Author: Nathan Gayer de Mena
As the “oldest method for the peaceful settlement of international disputes,” arbitration has been practiced as a form of dispute resolution for over three millennia. All too often, however, women have been excluded from participating in arbitral processes on equal terms with men. Historical regimes across Europe have long had a “special interest in excluding women from the exercise of official power” and from “perform[ing] legal functions” as arbitrators or as disputants. This note’s objective is to explore female involvement in arbitration in Greek, Roman and Egyptian antiquity. Despite significant barriers to participation, throughout all three civilizations studied in this note, women played a tangible role in arbitration. Given the scarcity of sources on this topic, this note focuses on a broad time frame, spanning from the time of Homer (8th century BC) to Justinian (6th century AD).The reality of long-standing female exclusion from arbitration provides a central justification for historical analysis. It is valuable, first because it enables us to place current approaches in context, furthering our understanding of how the discipline of arbitration has developed into its present form. Moreover, this knowledge may help provide solutions to modern problems, and nurture debates on how arbitration ought to develop in the future. A final function of historical analysis informs this note’s thesis: the past often fulfills a cautionary function, informing us of what practices to avoid, and of the importance of cultivating inclusion, where all are allowed to participate fully in arbitration. By looking to the past, we realize how far we have come, but also how much further we have yet to go.
This topic has immense contemporary relevance since the struggle for gender equality in arbitration is a continuing one. Empirical studies show that the profession remains dominated by men: 93% of all appointments made in proceedings under ICSID between 1972 and February 2014, for instance, were of male arbitrators, and, of the women selected, two held 75% of all female appointments. The proportion of male to female arbitrators in the ICSID community is thus an “embarrassing” 95% to 5%. Dezalay and Garth’s classic account of the field as dominated by “grand old men” in competition with “young technocrats” might thus be revised, at least in the ICSID context, to include only two “formidable women.” Though in recent years there has been some reason for optimism, male ascendancy over the profession strikes at the heart of the discipline’s legitimacy. At stake is none other than the “alleged neutrality of the pre-existing arbitration community and, with it, of arbitration itself.”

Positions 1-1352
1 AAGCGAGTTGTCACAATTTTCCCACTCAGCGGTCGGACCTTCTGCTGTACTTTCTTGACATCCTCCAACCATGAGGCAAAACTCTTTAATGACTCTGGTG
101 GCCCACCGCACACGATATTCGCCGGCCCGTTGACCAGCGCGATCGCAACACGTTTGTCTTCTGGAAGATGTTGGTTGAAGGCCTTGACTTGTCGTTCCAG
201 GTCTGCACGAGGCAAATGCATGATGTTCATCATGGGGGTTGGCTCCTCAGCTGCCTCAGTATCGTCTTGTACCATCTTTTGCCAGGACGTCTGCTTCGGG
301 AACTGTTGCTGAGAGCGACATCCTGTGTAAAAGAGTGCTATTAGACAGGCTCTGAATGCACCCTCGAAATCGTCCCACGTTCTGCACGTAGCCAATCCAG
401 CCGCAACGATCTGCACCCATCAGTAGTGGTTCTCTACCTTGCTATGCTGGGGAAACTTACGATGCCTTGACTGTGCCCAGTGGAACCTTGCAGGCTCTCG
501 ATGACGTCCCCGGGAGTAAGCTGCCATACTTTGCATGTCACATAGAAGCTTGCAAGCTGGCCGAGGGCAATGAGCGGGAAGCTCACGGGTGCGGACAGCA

This note proceeds in five further parts. Part II provides an overview of women’s role in mythological arbitrations. Though most of these episodes are, of course, fictional, they provide insights into ancient civilizations’ understanding of the role women should (and could) play in arbitral processes. They also inform us of the attributes the ancients believed ordinary women lacked, preventing them from participating in regular, nonmythic, arbitration. Parts III, IV, and V address ancient Greece, ancient Rome and ancient Egypt, respectively. The basic structure for these Parts is the same: I start by briefly explaining how arbitration was practiced in the relevant civilization. I then examine the legal restrictions affecting participation by women in that civilization’s arbitral processes. Finally, I evaluate the extent to which these restrictions were abided by in practice, drawing on examples of female involvement in arbitration. Through them, this note can only hope to show that “without the female contribution to the development of the arbitral discourse over time,” arbitration would “simply not have developed into what it is today.” Finally, Part VI provides a brief conclusion.